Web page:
The mobile revolution was high up on the list of priorities for many of the customers and partners at the SAP International Conference for Banking – and not just in the dedicated mobile presentations.
Dave Curran of Commonwealth Bank of Australia warned against thinking that “a mobile solution” was a single product: customers want to do different banking tasks using different devices at different times of the day. In fact, banking on tablets by CBA’s customers in Australia peaked during the TV talent show The Voice. When tablet owners were sitting down to watch TV, they took the opportunity to catch up on their banking tasks.
Thorsten Weinrich of SAP, opening the dedicated mobile sessions, cited Gartner’s “rule of three” – if you have three mobile applications, three operating systems or three back-end systems you should have a mobile platform – not just for the benefit of customers but for employees.
Fanie van Heerden of Standard Bank showed how mobility could work for employees and customers. Sales agents went to unbanked people in South Africa, equipped with Android smartphones. Using the SAP Unwired Platform, they could photograph and upload identity documents, open a bank account and activate a bank card within ten minutes. Then, the new account owner could use their own, more basic mobile phones to perform simple banking tasks – often for the first time.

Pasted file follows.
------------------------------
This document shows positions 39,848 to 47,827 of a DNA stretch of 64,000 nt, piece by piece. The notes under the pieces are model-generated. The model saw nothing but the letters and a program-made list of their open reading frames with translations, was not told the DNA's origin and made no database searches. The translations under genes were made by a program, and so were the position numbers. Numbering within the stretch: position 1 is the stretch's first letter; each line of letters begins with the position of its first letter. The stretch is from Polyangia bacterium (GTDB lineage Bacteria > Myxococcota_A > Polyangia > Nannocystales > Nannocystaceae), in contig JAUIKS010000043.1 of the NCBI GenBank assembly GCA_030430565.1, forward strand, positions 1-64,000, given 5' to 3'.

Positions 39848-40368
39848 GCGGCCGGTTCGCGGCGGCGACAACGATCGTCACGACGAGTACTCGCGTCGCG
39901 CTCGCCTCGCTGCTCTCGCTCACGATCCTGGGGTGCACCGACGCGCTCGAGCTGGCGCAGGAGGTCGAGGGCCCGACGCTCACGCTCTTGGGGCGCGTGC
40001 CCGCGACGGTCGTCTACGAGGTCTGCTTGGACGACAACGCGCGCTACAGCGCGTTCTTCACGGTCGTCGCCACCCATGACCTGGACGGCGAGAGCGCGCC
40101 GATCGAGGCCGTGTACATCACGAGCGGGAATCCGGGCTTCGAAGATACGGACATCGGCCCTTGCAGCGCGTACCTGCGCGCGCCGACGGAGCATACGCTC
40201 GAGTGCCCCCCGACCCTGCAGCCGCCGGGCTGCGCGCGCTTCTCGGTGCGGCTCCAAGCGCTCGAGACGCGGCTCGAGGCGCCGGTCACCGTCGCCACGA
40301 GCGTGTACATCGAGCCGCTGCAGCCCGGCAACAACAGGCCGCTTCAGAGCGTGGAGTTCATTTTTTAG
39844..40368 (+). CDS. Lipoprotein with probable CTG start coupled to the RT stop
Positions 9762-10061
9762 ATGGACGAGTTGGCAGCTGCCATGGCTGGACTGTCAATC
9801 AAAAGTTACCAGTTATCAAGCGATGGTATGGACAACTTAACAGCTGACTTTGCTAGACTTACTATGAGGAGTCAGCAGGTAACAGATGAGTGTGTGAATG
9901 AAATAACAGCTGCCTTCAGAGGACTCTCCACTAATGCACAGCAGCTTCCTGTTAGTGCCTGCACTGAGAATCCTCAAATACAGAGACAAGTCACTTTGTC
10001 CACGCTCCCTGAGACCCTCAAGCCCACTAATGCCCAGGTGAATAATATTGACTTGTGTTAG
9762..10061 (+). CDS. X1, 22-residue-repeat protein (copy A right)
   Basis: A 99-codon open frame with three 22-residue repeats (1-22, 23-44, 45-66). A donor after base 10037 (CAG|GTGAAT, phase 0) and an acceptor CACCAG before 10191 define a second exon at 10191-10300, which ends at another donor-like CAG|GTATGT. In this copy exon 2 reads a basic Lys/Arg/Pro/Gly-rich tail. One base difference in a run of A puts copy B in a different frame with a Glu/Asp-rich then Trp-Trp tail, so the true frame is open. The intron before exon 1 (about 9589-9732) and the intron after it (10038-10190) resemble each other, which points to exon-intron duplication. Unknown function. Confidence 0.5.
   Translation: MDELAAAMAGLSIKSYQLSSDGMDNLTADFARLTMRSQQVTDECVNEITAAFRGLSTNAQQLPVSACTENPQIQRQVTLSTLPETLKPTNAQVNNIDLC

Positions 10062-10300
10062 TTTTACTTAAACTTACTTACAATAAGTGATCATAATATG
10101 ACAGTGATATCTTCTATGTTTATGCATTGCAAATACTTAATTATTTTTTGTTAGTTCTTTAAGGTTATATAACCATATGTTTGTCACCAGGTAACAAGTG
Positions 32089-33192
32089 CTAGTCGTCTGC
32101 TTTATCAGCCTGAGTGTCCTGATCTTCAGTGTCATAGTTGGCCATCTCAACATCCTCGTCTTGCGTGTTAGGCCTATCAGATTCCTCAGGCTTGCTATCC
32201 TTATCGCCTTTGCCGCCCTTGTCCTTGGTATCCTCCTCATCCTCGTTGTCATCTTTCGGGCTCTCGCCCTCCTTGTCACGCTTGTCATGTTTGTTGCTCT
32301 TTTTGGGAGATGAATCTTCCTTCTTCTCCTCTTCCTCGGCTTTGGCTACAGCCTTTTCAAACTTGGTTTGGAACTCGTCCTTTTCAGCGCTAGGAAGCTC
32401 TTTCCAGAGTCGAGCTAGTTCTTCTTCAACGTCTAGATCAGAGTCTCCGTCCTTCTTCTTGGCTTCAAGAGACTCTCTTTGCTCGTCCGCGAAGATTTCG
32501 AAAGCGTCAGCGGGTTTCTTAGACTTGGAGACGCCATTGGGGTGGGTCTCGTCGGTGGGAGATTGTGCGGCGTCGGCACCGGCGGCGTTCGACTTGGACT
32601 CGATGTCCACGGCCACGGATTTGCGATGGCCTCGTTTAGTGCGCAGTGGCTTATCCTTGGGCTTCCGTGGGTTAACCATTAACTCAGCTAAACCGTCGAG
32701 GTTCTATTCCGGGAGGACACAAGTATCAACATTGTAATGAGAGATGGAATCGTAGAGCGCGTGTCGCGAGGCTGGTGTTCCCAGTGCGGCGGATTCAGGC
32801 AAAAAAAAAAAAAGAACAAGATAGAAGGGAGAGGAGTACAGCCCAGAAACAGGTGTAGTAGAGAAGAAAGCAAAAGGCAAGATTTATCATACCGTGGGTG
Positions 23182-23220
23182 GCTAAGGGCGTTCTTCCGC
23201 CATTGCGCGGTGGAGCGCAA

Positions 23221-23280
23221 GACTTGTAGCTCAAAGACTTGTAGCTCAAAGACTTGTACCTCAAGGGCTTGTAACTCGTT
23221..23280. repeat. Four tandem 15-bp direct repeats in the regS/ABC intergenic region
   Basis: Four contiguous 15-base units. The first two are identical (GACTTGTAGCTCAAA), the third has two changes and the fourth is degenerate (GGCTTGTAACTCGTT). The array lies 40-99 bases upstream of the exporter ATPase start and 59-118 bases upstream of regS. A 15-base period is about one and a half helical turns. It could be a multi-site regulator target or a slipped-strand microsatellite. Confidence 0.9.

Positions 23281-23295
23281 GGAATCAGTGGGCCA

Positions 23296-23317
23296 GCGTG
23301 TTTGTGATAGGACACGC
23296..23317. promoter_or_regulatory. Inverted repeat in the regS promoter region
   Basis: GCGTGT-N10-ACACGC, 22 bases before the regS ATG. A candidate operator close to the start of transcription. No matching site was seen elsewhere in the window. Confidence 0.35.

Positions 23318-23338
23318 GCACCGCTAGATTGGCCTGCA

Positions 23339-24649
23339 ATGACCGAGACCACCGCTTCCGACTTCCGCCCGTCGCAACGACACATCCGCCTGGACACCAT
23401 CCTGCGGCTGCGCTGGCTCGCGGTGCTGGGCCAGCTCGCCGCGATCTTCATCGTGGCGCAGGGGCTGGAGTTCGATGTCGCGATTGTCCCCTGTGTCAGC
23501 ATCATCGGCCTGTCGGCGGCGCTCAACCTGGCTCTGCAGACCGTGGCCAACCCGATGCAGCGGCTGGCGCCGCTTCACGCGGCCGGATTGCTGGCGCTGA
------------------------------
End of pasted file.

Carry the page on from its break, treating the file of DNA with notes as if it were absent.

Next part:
Then the focus changed from one of Africa’s largest and oldest banks to one of Europe’s newest, VoiceCash Bank, a startup with 60 employees. Using SAP’s Sybase 365 Mobiliser products, VoiceCash is helping another underserved community – migrant workers in Europe – to send money back to their families, and creating prepaid, mobile-enabled credit cards.
These not only allow traditional users to control their spending, but also give communities who find it hard to get traditional credit cards – the unbanked and those with limited credit histories – the ability to access services reliant on credit card payments, such as e-commerce.
Mobile services are not just changing the way core audiences – relatively affluent and connected customers – are banking, but also opening up new markets, and changing the way banks themselves work.